MetaData – 3

OK, so metadata injection can’t be much fun for many of you, but it has its uses down the line, especially tracing origins of material and organising things quickly and being able sort and reorganise yourself and your libraries.

What I really like about injecting meta data into files themselves is that it remains part of the file so even if you move it around to different places, the data about the file can remain with it. This is useful for library sounds and very helpful for things you’re sharing with others and finished designs that may end up being broadcast one day.

It’s also a useful way of generating the logs for your submission automatically.

Adobe Audition is the commercial piece of software that has the most comprehensive set of meta data injector possibilities that I’ve seen in relation to audio. However, I’ve not seen ways to batch enter this data using Audition. It seems to be a manual process, something worth avoiding if you can when time is of the essence.

There are a range of very good commercial batch processing tools out there that should allow you to inject meta data into your sounds, but they are often quite expensive, so I’d try the following free programmes and attached scripts before spending cash.

What follows is an approach to batch meta data injection on your audio files. In order to encourage more investigation of loudness standards, what I show also includes a way of injecting loudness data into finished designs. For this I use FFMPEG to do some EBUR128 analysis and injecting the results into the files.

You have three kinds of audio in the second SDM submission:

1 – sound library sounds that have been processed and evolved with digital technology – these are components of [3] below and belong in a well-categorised library.

2 – impulse responses – fantastic capturing of the sonic signatures of spaces, places and things

3 – finished designs – polished, exciting shapes that rock

Each of the above would benefit from some of the BWF meta data information, though perhaps not all of it for every file.

For example, loudness analysis on very short library files is probably very unreliable as the EBUR128 standard is designed for programme/broadcast material. However, other information such as the source files, recording session, aims, technologies and tools used, plus personnel involved is very useful.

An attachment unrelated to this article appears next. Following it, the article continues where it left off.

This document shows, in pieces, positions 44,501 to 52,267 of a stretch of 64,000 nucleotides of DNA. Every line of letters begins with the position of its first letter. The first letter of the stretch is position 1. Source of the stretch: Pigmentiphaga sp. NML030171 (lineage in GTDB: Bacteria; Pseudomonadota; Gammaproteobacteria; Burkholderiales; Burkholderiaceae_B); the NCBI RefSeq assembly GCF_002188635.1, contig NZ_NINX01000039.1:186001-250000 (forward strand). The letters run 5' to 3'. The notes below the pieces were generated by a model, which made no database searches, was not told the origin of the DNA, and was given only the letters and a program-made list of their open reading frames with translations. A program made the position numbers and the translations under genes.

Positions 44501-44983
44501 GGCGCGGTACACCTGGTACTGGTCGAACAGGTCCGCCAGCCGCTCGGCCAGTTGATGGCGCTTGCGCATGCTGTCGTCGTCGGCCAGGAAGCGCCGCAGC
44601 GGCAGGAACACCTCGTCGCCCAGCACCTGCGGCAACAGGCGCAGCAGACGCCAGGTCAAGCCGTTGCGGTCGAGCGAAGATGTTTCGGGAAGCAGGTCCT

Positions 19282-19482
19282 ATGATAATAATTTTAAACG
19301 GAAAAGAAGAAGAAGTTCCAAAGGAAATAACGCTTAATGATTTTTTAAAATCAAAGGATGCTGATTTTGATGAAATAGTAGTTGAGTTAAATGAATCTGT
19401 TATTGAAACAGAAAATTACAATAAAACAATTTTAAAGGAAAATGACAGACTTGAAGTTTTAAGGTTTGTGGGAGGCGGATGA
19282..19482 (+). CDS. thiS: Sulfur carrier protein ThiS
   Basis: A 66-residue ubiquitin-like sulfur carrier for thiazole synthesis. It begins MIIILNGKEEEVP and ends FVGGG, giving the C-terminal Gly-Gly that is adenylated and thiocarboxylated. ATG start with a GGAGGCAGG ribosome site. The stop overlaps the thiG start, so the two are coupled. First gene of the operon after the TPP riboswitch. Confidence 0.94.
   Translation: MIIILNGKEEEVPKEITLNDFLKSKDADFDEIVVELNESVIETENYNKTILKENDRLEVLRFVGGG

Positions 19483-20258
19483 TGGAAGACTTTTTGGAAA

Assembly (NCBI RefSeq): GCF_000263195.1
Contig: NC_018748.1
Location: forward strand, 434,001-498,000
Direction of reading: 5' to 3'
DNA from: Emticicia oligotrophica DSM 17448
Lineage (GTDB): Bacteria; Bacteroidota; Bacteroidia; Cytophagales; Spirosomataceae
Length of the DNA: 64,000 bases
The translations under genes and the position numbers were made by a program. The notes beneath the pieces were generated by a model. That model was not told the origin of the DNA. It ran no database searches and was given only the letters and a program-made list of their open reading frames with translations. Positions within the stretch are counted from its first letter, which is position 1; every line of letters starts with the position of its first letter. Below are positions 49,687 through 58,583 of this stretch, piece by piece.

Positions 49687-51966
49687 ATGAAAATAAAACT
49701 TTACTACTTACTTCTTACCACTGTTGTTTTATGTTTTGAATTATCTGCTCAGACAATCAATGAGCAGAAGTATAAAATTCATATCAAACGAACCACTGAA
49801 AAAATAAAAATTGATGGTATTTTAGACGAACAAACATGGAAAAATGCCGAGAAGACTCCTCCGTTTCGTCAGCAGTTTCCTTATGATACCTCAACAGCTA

Loudness analysis is probably very useful to inject into files that might be broadcast and certainly handy for you to know where you are with these files but less useful in short sound files as the algo won’t work that well with them.

The origins, locations, techniques and people are all integral to the IR process so it’s great to capture that info and pipe into the file directly if you can.


This programme is available in a command line interface and as something with a GUI and has been designed for archivists to be able to examine files and inject information into BWF sound files. Download a version for your OS from here:

To follow along further you’ll need the Commandline version (CLI) of this programme and you’ll also need FFMPEG installed.

On windows you can follow instructions for FFMPEG here:

For OSX users, FFMPEG can be installed effectively with brew:

brew install FFMPEG

When the commandline version of Bwfmetedit and FFMPEG are installed, you’re good to go with the next phase.


Make a file full of meta data you want to inject

Save this as a comma separated value list (.csv). Name it something sensible and put it in the folder where the sounds are that you want to posess this information. Grab a the template above from here: metaData.csv

For your sound libraries, you’ll probably make a separate csv file for each folder in the sound library, but there will be much in-common with all the files no-doubt so populate the template with as much core information that all files need before duplicating it and making a different template for each file.

Get my injector script

This script should help you inject meta data into .wav files.

To use it, download the script and place it somewhere simple, I keep mine in


but you can also keep it in


When you know where this script lives, you can call it and use it on a folder of sound files.

cd into the directory where the sounds are

cd my/sound/file/directory

When you’re there, you can use the script, but make sure you’ve put the metaData.csv file inside the same directory.

bash ~/Dropbox/shellScripts/ metadata.csv

Setting copyrights

A useful place to setup copyright flags in your file and to work out what you’re offering with your files is to go here: